Of course, this is the view on the far "scientific" extreme: that it was just an ancient fairytale book, whose purpose was at best to fabricate a basis for morality, and at worse, just a tool to control others through fear with unprovable claims.
    Then there is a more moderate view that says the Bible was not in error, just allegoric. But then again, much of it, which was written in absolute terms, would lose real meaning, and anyone could interpret it in any way (Which is what goes on in the religious world anyway!) If it is just something to glean moral principles out of, then people will be selective about it, and it will again lose any real significance.

    (I believe it was somewhere on this board that someone posted a link to the Youtube video of Bill Maher doing a sketch of Jesus siding with the Prop 8 opponents on the basis that the proponents were being selective in that they no longer obeyed several Old Testament rules such as the kosher laws. However, those were officially declared to be nailed to the Cross; while homosexuality was still spoken negatively of in the New Testament. Though there was a great point that the fervor with which people oppose and condemn other people's morality is based on the OT concept of a theocratic nation, which also ended with the OT, yet they try to hold on to).

    I myself have always struggled with how Genesis could be true, or how much could be symbolic, or based on the limited perspective of the writer and original readers. The same thing actually happens on the other end of the book, with Revelation. Right there, I have recently found that most of the prophecies evangelical Christians claim are future were actually fulfilled with the destruction of the Temple in AD70. We were all thrown off by statements such as "the whole earth" being evangelized, (which has not happened yet), but then ignored or bent/stretched much clearer "time indicators", such as the end coming "shortly", and even before "some of you standing here...taste death", as Christ told his audience. But a close study of OT language will show that "earth" was used to represent the local area, or Israel. "World" was actually "age". This changes everything. So we got hung up on "space", which was actually more relative in definition, but ignored time, which was more absolute, as man can only live but so long.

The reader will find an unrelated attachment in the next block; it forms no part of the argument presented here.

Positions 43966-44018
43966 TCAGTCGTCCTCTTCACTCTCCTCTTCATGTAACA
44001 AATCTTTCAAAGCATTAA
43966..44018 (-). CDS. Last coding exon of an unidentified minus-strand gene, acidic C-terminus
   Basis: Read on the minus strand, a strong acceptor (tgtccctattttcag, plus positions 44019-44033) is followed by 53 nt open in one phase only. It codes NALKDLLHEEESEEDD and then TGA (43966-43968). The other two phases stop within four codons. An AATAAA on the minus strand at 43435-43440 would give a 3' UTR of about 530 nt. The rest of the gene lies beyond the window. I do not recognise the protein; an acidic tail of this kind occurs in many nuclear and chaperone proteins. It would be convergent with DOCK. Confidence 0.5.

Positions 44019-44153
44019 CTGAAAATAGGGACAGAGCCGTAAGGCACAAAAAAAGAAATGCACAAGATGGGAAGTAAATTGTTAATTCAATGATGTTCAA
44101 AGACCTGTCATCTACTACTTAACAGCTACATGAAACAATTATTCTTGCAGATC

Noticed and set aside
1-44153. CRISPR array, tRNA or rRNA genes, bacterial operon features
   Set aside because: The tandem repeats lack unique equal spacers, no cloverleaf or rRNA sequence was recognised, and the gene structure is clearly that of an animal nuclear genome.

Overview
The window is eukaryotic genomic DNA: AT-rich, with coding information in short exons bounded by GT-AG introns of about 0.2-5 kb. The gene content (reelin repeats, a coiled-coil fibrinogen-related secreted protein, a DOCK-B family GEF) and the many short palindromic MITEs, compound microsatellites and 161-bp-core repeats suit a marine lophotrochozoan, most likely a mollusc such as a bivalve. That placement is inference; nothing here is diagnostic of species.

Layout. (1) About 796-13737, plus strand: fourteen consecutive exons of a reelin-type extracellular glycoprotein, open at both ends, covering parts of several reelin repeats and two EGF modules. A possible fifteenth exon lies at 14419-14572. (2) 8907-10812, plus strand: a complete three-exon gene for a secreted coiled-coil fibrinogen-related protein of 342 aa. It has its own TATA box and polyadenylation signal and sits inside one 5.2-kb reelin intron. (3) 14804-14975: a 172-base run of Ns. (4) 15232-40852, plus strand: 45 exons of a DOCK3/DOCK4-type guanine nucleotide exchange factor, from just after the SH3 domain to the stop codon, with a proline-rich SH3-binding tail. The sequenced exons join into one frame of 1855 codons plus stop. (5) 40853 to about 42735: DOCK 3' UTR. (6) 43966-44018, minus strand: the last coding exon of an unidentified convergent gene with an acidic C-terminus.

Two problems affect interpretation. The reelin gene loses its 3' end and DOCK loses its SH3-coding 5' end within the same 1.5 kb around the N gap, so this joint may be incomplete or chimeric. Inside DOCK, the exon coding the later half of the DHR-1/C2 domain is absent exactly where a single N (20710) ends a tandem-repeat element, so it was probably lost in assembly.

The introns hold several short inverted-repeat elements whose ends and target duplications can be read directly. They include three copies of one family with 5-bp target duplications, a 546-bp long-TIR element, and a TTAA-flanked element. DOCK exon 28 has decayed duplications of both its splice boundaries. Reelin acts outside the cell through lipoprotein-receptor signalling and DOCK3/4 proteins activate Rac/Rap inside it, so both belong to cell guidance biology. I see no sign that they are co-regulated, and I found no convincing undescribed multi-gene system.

So likewise, Genesis would probably also be better explained through this grammatical lense. Now, we would have a better justification for a local flood. Either that, or the fundamentalists need to conclude that the laws of the universe were vastly different back then, if they want their rigid literalism. There's actually a clause in string theory that says that the laws of the universe can change instantly (though the results would generally be cataclysmic as matter breaks apart of reforms. But that would be an idea).
    But they instead insist the laws were the same; God was just interfering with them, even though he no longer seems to do this (and many of these old-liners are sternly against modern charismaticism which claims God is always intervening supernaturally today).

    So that would give us a biblical framework for less than literal interpretations. But too often, the approach of non literalness is just to slap a generic "allegoric interpretation" label on the issue, without any such framework, and it just looks like a cheap attempt to get around the passages that don't make sense to us. so the literalists reject this and keep insisting the literal approach is the only "safe" one. I had fallen into this for years.

    Makes sense, as the religious conservatives ironically sided with a social-Darwinistic approach to politics (like in their defenses of laissez-faire capitalism).

  7. #27
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    Quote Originally Posted by Gabe View Post
    Or you could just be openly selective about the stuff in the bible, since it obviously has some really crappy recomendations.
    Once you start doing that, you might as well throw it away, because you've put your conscience in charge. As it should be, usually.

  8. #28
    Arcesso pulli gingerios! Eldanen's Avatar
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    Christianity isn't dead. Just the more dogmatic forms of it that require highly literal interpretations.

  9. #29
    & Badger, Ratty and Toad Mole's Avatar
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    Quote Originally Posted by Geoff View Post
    No, he did not quite say that. You are misquoting him through paraphrasing.

    He [Charles Darwin] said that keeping his discovery secret, and then sharing it with the world "was like confessing to a murder".
    I stand corrected.

    I have altered my original post at your suggestion and it is all the better.

    And not only do we have a murder, but we have a confession as well.

  10. #30
    Senior Member swordpath's Avatar